Even if you decide against the envelope system, change a month’s income into cash and bring the family members together to show them where the money goes. Show how expenses are fixed (they don’t change), flexible (they vary a bit each month), and discretionary (they are unplanned). Talk about the amount you can set aside each pay period for emergency savings. Somebody may have a suggestion for saving that is worth trying.

Receipt method
Another convenient, easy method of tracking where your money goes is to keep all sales slips, cash register receipts, and other receipts in a drawer, a calendar with pockets, or other container.

What works well are cans or jars labeled “household” and “business.” Put them in convenient locations – the household container perhaps in the kitchen, the business container in the home office or near an entrance.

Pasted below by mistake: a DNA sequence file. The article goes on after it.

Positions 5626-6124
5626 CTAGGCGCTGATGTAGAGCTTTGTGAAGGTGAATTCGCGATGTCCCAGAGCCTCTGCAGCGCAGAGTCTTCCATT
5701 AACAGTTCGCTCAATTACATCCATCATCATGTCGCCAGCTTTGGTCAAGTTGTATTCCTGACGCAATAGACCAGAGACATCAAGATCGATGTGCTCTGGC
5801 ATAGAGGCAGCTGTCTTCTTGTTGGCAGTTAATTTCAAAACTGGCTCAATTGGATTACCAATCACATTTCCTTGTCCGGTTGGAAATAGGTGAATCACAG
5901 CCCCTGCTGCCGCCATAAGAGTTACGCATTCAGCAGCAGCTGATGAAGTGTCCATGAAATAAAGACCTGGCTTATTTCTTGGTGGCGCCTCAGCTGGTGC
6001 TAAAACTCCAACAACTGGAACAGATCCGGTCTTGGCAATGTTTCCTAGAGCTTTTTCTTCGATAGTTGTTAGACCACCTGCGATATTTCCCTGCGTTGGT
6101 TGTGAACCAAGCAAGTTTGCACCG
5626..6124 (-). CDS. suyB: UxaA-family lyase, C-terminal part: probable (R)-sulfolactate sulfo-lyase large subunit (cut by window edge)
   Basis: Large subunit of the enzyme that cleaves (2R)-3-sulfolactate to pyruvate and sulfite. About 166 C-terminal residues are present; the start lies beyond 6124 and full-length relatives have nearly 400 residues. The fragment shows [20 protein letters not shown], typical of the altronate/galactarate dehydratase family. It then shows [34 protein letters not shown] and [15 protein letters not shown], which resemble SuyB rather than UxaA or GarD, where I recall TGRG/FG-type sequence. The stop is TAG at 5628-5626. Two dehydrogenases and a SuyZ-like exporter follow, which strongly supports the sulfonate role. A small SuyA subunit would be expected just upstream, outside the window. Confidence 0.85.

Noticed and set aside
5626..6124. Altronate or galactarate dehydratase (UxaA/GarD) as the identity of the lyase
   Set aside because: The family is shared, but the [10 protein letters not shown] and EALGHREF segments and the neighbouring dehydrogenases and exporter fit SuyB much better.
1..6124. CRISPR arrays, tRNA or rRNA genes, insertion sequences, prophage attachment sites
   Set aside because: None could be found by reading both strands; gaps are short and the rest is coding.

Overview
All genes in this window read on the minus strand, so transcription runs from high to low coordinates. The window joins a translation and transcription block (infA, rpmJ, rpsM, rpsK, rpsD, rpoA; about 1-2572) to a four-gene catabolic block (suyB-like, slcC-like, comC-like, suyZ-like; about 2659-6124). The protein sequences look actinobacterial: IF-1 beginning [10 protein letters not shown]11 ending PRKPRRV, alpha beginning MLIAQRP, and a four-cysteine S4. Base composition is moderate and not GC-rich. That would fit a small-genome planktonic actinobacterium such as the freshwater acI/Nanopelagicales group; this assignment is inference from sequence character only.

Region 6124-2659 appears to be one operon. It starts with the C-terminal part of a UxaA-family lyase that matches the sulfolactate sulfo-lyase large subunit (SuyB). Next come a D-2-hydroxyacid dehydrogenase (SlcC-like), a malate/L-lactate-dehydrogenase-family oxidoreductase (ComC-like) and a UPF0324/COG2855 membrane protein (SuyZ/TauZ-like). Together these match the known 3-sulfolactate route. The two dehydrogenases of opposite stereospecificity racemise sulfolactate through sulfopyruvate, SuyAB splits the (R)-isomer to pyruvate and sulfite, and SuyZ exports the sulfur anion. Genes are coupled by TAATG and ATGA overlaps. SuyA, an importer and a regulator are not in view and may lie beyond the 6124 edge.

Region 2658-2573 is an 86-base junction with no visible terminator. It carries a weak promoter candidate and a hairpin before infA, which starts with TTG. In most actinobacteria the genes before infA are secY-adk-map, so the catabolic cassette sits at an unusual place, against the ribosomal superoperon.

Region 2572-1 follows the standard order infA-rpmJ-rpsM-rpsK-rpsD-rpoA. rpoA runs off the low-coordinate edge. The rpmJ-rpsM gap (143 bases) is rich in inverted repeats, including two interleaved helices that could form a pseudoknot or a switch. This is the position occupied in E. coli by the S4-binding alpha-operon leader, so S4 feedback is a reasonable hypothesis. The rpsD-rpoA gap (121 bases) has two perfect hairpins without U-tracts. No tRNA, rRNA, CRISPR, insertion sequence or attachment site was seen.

For this method to work, all family members need to collect receipts for all their expenditures and place the receipts in the containers on a regular basis. If you do not receive a receipt, make your own on a slip of paper.

Empty the container at the end of each week or each month, total the amount in each category, and save those receipts needed for tax purposes and warranties. Discard the others if you wish.

The receipt method is easy to do, and all family members can participate. Indeed, for it to be successful, all household members must cooperate. Family members must make it a habit to bring home receipts for all purchases. Since not all sellers provide a receipt, the family also will have to get used to making and labeling their own receipts so there are no gaps in the record of expenditures.

Totaling expenses for each category is simple, and receipts are then available for other purposes, such as income tax deductions.